National Doctors' Day Today: They endure a lot to save lives
- Brushing their discomfort aside, doctors continue to serve Covid-19 patients in PPE suits for the past one-and-a-half years
- While taking care of the Covid-affected persons is one part of the health staff’s routine, answering queries of patients’ attendants and experiencing their ire is another challenge several doctors faced during the pandemic
Visakhapatnam: Ever slipped into an uncomfortable pair of clothes and ended up in it for hours without any complaints?
Well, doctors and healthcare workers do. Brushing their discomfort aside, they continue to serve Covid-19 patients in PPE suits for the past one-and-a-half years.
Thankfully, the positivity rate has come down to 3.2 per cent in the district now. But imagine the plight of the medical and health staff when the daily cases recorded more than 2,300.
For women, the level of discomfort is much higher as they cannot take a leak, change a sanitary pad even if it runs out of its capacity and there is no possibility of heaving a sigh of relief until the next doctor signs in for the shift.
On the eve of the National Doctors' Day, some of the women doctors share their ordeals they have come across while on duty. Explaining the challenges, an Assistant Professor working in a government hospital says, "Women have a different metabolism altogether compared to men. Drop in estrogen levels and stress related hormones lead to frequency in urination among women. In order to control the bladder, we need to avoid drinking water. This results in dehydration and related complications. The possible remedy for this is to bring down the shift timings from the present eight to six hours," she opines.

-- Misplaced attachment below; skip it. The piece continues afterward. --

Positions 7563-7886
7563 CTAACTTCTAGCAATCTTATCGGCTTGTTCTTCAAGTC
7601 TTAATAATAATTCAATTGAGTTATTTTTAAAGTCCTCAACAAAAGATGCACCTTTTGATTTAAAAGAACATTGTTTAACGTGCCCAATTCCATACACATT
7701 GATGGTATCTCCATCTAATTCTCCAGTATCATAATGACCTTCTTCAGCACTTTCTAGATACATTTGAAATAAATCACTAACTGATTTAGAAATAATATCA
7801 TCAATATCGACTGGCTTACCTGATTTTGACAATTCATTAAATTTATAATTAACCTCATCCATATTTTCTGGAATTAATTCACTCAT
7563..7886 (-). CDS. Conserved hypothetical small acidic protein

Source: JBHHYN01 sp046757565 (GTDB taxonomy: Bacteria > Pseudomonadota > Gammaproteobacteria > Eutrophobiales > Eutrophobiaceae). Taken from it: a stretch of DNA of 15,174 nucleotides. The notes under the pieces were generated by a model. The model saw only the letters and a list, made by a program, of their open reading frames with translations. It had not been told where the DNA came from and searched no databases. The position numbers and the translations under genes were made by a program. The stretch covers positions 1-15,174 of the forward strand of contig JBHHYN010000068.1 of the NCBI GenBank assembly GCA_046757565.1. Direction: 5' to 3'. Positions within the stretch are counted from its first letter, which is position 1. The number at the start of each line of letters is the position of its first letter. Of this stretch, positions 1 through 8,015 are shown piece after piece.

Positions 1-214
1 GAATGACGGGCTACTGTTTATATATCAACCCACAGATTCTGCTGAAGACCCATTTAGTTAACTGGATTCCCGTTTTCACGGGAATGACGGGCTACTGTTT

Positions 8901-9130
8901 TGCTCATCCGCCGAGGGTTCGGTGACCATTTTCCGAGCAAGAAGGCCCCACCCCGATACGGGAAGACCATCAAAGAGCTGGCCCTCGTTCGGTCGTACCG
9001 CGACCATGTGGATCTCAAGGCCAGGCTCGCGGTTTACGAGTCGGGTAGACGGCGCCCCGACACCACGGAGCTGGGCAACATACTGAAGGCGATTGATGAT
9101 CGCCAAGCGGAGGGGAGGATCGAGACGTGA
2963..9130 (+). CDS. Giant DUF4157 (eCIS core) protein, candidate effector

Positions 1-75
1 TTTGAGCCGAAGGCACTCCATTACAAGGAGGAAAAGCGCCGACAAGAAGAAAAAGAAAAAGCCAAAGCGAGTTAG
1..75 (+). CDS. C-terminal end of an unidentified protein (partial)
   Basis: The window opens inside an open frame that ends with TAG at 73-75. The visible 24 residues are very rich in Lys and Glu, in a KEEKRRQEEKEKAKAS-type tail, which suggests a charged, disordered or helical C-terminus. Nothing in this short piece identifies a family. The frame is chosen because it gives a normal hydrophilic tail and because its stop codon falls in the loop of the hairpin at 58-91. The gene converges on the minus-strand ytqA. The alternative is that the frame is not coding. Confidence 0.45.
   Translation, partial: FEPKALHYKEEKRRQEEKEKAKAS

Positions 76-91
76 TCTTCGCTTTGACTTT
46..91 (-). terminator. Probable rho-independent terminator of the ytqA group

Recalling one of her worst experiences in the protective gear, another doctor says, "A few months before, a couple of hours into my shift, I realised that my monthly cycle had started. The worst part was I did not come prepared for it. Since doffing the PPE kit would take a minimum 45 minutes and that meant leaving the ICU patients unattended for the same length of time, I decided to continue in the unit while the bleeding trickled down the protective gear. It was extremely stressful and embarrassing. By the end of the shift, I had almost fainted," recollects the doctor.
While taking care of the Covid-affected persons is one part of the health staff's routine, answering
queries of patients' attendants and experiencing their ire is another challenge several doctors faced during the pandemic. "Work pressure will always be there, especially when our heads of the departments pass on their stress to us by assigning additional responsibilities. As if they were not enough, we need to face the music at home as well. Also, we have to deal with our own health issues, helplessness," laments the Assistant Professor.
She says that her worst experience was when she saw the death of five Covid patients on the same day one after the other.
At individual level, one can help lessen the burden on doctors by following Covid appropriate behaviour, getting inoculated and spreading community awareness about vaccination.